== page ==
Nissim de Camondo Museum Private Guided Tour

How come a tragic and sad story can lead you to a small jewel in Paris?

Entrance of Camondo museum Private tour with Flora

What lies behind the beauty and elegance of the museum Nissim the Camondo?

How come that only a house, furniture and an art collection remain of a thriving, intelligent, wealthy family?

Art deco desk bureau of nissim de camondo

When leaving the historical center of Paris there is so much more to discover.

Today I bring you to the lush, elegant Parc Monceau and museum Nissim the Camondo, located between the 8th and 17tharrondissement.

Dufour New monumental Paris MAP 1878 Camondo Manceau Park

Until 1860, the city of Paris was a lot smaller than it is today.

When you look at a map of Paris you can clearly see a boulevard that circles the city within its border today.

This boulevard was the frontier of the city until 1860.

The arrondissements numbered 1 until 11 where inside the city. The arrondissements 12 until 20 were not existing yet and located outside the city gate. Neighborhoods inside Paris today, like Montmarte, Belleville, Buttes Chaumont where villages outside the city until 1860.

The gate built around the city had checkpoints, where one had to declare goods, and even pay taxes when entering the city.


It is in this period that Jewish entrepreneurs arrived from abroad, some of whom had received noble titles from kings and emperors in Italy or Austria.

When in 1860 the city of Paris planned to extend its borders, two Jewish brothers, members of the Pereire family, purchased country land just outside Paris in what was then called the Plaine Monceau. They developed a plan to build a wealthy neighborhood with private mansions.

Private mansion Gaillard Paris

Freres Pereire Brothers

Many Jewish businessmen purchased plots, like the members of the Rothschild family, the Halfon family, the Ephrussi family, the Reinach family.

So did the Camondo family.

The dynasty of Camondo family goes back centuries ago when Sephardic Jews left Spain to live in cities like Constantinople, Venice, Trieste.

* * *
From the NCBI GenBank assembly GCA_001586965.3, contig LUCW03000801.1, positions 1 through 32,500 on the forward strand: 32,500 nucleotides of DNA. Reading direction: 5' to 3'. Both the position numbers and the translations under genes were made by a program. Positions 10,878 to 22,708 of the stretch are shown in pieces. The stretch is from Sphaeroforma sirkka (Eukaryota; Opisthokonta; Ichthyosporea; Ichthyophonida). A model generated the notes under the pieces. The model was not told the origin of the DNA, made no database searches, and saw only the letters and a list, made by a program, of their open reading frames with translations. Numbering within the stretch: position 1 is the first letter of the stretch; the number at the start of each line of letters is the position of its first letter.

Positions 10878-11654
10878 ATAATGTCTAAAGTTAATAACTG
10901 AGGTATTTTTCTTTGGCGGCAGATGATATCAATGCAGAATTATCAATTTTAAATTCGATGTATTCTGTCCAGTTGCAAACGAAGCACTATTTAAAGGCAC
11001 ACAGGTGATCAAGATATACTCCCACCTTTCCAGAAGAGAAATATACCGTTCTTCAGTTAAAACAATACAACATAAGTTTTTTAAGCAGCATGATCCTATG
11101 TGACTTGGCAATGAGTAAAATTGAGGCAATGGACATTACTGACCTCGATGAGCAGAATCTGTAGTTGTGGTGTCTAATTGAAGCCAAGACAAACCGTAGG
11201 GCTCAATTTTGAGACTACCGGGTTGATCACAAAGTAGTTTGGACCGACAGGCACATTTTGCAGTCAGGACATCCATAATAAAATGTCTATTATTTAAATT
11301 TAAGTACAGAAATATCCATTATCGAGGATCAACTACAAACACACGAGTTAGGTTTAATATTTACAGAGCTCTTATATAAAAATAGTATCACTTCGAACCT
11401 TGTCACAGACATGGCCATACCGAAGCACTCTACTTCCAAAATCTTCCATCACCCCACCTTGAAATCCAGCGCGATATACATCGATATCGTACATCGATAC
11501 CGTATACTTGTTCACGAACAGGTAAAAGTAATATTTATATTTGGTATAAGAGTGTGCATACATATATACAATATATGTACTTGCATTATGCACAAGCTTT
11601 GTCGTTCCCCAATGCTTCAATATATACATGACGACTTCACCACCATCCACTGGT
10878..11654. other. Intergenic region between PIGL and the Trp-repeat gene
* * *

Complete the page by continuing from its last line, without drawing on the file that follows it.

The family started a bank around the 1800-s and Abraham Camondo became an influential head of the Jewish community in the Ottoman Empire.

Abraham Salomon Camondo

In the mid 1800-s their influence and wealth became bigger.

In 1869  Abraham’s sons moved to Paris to open a branch of their bank.

They both had a son.

Camondo Paris

The two cousins, Isaac and Moise, were very close to each other.

When the fathers of Isaac and Moise died, they became neighbors,

They moved to the houses located on number 61 and 63 in theRue Monceau.

They decided to leave the banking business and concentrate on their passion.

Isaac, who never married, was obsessed with music and dedicated his life to modern classical music, composing andeven building a modern theatre and music hall.

He also collected French paintings of Monet, Manet, Cezanne and Degas.

Isaac never married and when he passed away he left his music and art collection to the French state.

Today, the Théatre des Champs Elysees witnesses his generosity and a large part of the incredible art collection in the Muséed’Orsay comes mainly from his donation to the French state.

impressionist painting in Nissim de Camondo Museum

Moise decided to rebuild the house of his father.

He was obsessed with the beauty and grace of the 18th century French architecture and furniture.

His house was rebuilt to look just like the Petit Trianon in Versailles, built in the 18th century in order of King Louis the 15th.

Moise then started to buy and collect furniture from that same period, and furnished his house with it.

irene camondo

Moise did not remain a bachelor, he married Irene Cahen D’Anvers.

Irene was younger than her husband and also came from a prominent Jewish family.

Their marriage was arranged and Irene was not happy.

They had 2 children, Nissim and Beatrice, and then separated when Irene started a love affair with the stable master of her husband.


When they divorced, their children remained with their father.